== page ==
After the massive turnouts at Women’s Marches across the globe last month, calls for a general women’s strike quickly began floating around the internet. The Women’s March organizers teased the idea earlier this month but gave no specifics. Then last week, a group of feminist scholars wrote an op-ed in the Guardian calling for a women’s strike on March 8—International Women’s Day—and now Women’s March organizers have also co-signed the date.
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In the spirit of women and their allies coming together for love and liberation, we offer A Day Without A Woman. We ask: do businesses support our communities, or do they drain our communities? Do they strive for gender equity or do they support the policies and leaders that perpetuate oppression? Do they align with a sustainable environment or do they profit off destruction and steal the futures of our children? We saw what happened when millions of us stood together in January, and now we know that our army of love greatly outnumbers the army of fear, greed and hatred. On March 8th, International Women’s Day, let’s unite again in our communities for A Day Without A Woman. Over the next few weeks we will be sharing more information on what actions on that day can look like for you. In the meantime, we are proud to support Strike4Democracy's #F17 National Day of Action to Push Back Against Assaults on Democratic Principles. This Friday, February 17th, gather your friends, families, neighbors, and start brainstorming ideas for how you can enhance your community, stand up to this administration, integrate resistance and self-care into your daily routine, and how you will channel your efforts for good on March 8th. Remember: this is a marathon, not a sprint. #DayWithoutAWoman #WomensMarch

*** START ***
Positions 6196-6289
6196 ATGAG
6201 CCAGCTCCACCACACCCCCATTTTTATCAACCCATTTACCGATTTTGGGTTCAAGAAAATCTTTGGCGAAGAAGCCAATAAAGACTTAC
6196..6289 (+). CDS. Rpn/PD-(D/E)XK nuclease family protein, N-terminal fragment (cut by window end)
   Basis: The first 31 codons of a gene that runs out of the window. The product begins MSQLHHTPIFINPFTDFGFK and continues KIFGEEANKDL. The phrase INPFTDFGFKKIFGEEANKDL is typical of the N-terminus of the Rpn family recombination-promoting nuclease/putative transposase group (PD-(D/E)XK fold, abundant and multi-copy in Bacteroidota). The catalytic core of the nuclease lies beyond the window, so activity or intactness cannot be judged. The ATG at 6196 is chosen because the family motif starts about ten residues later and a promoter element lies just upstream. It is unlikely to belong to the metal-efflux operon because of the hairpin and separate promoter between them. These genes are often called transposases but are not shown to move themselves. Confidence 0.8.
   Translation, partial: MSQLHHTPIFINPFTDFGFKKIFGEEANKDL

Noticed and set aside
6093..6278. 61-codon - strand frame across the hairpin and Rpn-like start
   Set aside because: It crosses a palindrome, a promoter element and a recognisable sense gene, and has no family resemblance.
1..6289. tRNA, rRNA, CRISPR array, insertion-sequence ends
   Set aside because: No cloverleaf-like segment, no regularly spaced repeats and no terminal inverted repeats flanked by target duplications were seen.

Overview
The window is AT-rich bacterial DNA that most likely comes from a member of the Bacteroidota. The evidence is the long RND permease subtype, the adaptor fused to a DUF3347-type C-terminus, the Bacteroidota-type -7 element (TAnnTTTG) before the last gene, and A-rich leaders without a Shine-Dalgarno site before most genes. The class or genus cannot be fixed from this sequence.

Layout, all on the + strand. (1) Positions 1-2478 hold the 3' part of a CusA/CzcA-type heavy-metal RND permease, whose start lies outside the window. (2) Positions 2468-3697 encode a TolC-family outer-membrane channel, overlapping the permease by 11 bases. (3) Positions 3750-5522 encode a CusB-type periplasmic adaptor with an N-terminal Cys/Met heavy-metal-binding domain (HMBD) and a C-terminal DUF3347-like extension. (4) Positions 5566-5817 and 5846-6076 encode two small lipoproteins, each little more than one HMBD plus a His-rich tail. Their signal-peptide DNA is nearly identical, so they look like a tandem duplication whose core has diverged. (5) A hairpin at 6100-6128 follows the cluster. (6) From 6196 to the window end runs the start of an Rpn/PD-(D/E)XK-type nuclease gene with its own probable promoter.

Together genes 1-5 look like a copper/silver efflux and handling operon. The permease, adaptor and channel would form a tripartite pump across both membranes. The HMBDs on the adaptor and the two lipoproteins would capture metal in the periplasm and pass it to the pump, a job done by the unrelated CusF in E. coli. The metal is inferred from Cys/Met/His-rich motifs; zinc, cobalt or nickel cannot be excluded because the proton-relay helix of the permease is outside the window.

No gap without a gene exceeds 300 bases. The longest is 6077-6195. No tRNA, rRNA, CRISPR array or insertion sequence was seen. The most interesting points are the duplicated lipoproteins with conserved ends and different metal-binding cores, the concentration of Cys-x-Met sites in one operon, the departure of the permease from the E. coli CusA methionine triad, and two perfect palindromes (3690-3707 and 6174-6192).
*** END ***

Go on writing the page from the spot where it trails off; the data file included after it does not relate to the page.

Though Women’s March organizers say they’ll soon post more information about what actions women can take for “A Day Without a Woman” strike, the authors of the Guardian op-ed, which include feminist icon Angela Davis, made clear what women and allies can do on March 8:
The idea is to mobilize women, including trans women, and all who support them in an international day of struggle—a day of striking, marching, blocking roads, bridges, and squares, abstaining from domestic, care and sex work, boycotting, calling out misogynistic politicians and companies, striking in educational institutions. These actions are aimed at making visible the needs and aspirations of those whom lean-in feminism ignored: women in the formal labor market, women working in the sphere of social reproduction and care, and unemployed and precarious working women.
The authors call for a more expansive, inclusive feminist movement, and for a strike that isn’t just about taking on President Trump specifically, but about protesting women’s longtime struggles against male violence and to attain reproductive and labor rights. Feminist groups from more than 30 countries are also helping to organize the strike.
Women’s strikes—from Latin America to India—have swept the world in recent years. Last October in Poland, legislators quickly changed their minds and withdrew a restrictive abortion bill after thousands of women went on strike and marched in the streets across the country. The strikes “caused us to think and taught us humility,” a Poland official said.